I think that’s one of the most important things I want women to know. That this isn’t their dirty little secret that has to be kept. This isn’t something you want to broadcast to the world, nor is it something you should keep completely to yourself and just get over it.
And the other thing that I really want women to understand is this is not her fault. That in the end we’re all responsible for ourselves and how we walk in obedience to God’s word, or don’t. And she can’t control her husband’s choices, but she can control her own. I’m not talking about just how she responds to her husband, but also how she chooses to find healing. Even if it’s in the midst of an ongoing struggle that she can still have a whole heart. She can still find a joy and strength in the Lord, despite the fact that her husband’s currently making bad choices. That’s a beautiful thing. But for a woman to understand that this is nothing about her.
And you know what? Perhaps things have changed. Maybe you don’t have the same body you had when you got married because you’ve now had X number of children, and bodies change and you’re getting older, and a variety of things can contribute to that. But that does not give license for a husband to go look at pornography. If nothing else that’s a badge of honor that you wear because of this gift that you’ve given him in children. It should draw you closer and not further apart.
I talk mostly about that physical piece there because so often that’s what women think. If I looked like the women on the screen he wouldn’t be going there. We can’t compete with digitally-enhanced women.
Cynthia: Can you just give a second here. For women like me, I don’t have a husband involved in that. But I would like to be able to love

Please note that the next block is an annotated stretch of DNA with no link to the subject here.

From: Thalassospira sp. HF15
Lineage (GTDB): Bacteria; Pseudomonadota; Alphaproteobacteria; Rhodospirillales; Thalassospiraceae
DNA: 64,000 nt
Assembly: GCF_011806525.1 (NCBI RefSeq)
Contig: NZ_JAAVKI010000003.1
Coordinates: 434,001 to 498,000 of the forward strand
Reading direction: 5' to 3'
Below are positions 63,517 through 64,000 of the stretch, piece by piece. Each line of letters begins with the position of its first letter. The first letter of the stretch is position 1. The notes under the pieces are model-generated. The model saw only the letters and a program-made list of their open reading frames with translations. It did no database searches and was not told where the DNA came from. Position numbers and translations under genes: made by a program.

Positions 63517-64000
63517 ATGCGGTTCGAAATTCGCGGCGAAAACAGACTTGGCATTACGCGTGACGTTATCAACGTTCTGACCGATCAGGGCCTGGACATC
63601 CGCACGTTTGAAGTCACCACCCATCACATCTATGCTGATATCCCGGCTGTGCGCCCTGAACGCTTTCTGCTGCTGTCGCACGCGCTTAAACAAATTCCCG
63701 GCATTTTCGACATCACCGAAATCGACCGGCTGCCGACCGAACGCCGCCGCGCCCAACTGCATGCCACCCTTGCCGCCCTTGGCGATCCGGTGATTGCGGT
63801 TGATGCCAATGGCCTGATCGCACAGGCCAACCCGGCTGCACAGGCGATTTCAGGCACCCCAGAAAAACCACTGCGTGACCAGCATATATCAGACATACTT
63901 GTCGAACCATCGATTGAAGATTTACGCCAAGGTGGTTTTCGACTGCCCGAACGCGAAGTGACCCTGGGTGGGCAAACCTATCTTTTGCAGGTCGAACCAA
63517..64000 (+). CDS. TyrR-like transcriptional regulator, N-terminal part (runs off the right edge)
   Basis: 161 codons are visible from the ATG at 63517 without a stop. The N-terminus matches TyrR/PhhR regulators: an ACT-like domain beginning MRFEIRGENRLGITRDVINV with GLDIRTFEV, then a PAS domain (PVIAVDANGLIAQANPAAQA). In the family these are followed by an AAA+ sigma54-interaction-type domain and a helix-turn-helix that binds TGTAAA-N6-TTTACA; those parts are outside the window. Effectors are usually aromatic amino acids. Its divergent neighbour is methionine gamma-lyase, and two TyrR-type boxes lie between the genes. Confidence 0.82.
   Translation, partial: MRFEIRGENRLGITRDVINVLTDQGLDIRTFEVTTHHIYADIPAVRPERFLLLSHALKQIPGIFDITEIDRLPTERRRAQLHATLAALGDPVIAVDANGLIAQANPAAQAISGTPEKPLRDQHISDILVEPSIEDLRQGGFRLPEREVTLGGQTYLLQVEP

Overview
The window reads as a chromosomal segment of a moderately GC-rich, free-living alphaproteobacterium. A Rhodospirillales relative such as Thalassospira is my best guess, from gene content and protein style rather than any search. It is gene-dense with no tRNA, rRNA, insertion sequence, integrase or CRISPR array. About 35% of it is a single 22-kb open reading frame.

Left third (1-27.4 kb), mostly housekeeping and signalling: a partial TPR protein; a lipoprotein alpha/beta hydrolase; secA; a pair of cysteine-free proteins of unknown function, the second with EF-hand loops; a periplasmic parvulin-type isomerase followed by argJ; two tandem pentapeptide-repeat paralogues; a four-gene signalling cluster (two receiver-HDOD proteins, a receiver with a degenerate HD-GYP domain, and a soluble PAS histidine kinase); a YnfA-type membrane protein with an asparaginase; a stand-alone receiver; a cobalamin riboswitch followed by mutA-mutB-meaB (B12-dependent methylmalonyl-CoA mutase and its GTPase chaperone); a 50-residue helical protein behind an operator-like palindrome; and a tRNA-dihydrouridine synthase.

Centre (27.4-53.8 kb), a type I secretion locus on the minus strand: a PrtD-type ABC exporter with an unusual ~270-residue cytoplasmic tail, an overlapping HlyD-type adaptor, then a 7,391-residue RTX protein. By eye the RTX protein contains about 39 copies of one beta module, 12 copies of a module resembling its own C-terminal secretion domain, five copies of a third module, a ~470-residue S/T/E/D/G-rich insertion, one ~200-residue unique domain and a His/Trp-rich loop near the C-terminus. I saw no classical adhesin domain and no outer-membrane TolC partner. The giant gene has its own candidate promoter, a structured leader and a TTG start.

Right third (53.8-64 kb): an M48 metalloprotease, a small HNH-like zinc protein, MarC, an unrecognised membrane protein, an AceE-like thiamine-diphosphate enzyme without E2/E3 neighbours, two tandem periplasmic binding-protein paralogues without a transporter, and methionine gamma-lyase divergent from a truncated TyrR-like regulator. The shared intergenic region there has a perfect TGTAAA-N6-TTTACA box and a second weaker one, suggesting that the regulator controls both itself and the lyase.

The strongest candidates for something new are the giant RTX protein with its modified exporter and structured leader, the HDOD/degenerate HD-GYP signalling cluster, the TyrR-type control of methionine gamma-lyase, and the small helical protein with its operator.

someone who has been there. What kind of things could I do?
Vicki: You know what? Listen. Listen. And I think especially if you’ve not walked in your friend’s shoes, to not feel like you need to have the answers. Because I think it’s so true. I don’t know what it’s like to be a widow. I have friends who are widows and I would never think that I could tell them how they should be feeling or respond, because I’m not a widow. I think it’s hard to know exactly what it’s like to have cancer unless you’ve had cancer. All these different things
I think it’s important for you to just be there for your friend, and listen. Encourage her with Scripture. Point her toward resources or toward support groups where there is a group of women. When I’m speaking I’ll have my book at the book table and no one will come up to the table. And I know it’s because they’re avoiding the book. The book. It’s a brown paper bag book. No one wants to go up because it’s admitting that my husband has an issue. And yet once I make the announcement that all of you know somebody who is dealing with this, whether you can name them or not, you all know people who have this happening in their life. So you buy the book for your friend, for your neighbor, for your sister, for whomever. And once that happens people start buying the book like crazy, because in fact we do all know somebody. And to